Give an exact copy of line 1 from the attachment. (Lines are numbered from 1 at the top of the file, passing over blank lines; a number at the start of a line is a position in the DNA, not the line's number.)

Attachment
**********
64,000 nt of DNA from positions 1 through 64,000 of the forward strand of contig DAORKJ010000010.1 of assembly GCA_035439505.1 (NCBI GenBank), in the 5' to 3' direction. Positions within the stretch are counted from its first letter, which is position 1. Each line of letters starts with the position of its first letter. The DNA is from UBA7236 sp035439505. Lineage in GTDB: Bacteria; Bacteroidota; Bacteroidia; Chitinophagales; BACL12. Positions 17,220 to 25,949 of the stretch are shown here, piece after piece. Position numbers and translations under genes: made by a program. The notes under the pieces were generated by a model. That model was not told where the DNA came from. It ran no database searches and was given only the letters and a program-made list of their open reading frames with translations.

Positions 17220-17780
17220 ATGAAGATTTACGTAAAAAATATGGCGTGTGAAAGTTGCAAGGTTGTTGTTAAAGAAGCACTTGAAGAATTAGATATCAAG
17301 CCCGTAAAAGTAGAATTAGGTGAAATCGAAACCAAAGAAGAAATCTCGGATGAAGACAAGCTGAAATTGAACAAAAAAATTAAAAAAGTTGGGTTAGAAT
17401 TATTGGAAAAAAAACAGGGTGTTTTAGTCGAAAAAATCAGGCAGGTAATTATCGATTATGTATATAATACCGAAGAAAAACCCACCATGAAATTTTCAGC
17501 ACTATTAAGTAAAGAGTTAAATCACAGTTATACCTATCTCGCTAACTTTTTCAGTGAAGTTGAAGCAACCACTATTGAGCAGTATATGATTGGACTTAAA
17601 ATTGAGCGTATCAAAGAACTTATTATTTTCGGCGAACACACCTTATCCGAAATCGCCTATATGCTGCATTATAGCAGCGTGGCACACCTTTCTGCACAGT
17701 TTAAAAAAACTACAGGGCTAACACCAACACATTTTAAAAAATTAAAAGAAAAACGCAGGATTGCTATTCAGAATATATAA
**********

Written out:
64,000 nt of DNA from positions 1 through 64,000 of the forward strand of contig DAORKJ010000010.1 of assembly GCA_035439505.1 (NCBI GenBank), in the 5' to 3' direction. Positions within the stretch are counted from its first letter, which is position 1. Each line of letters starts with the position of its first letter. The DNA is from UBA7236 sp035439505. Lineage in GTDB: Bacteria; Bacteroidota; Bacteroidia; Chitinophagales; BACL12. Positions 17,220 to 25,949 of the stretch are shown here, piece after piece. Position numbers and translations under genes: made by a program. The notes under the pieces were generated by a model. That model was not told where the DNA came from. It ran no database searches and was given only the letters and a program-made list of their open reading frames with translations.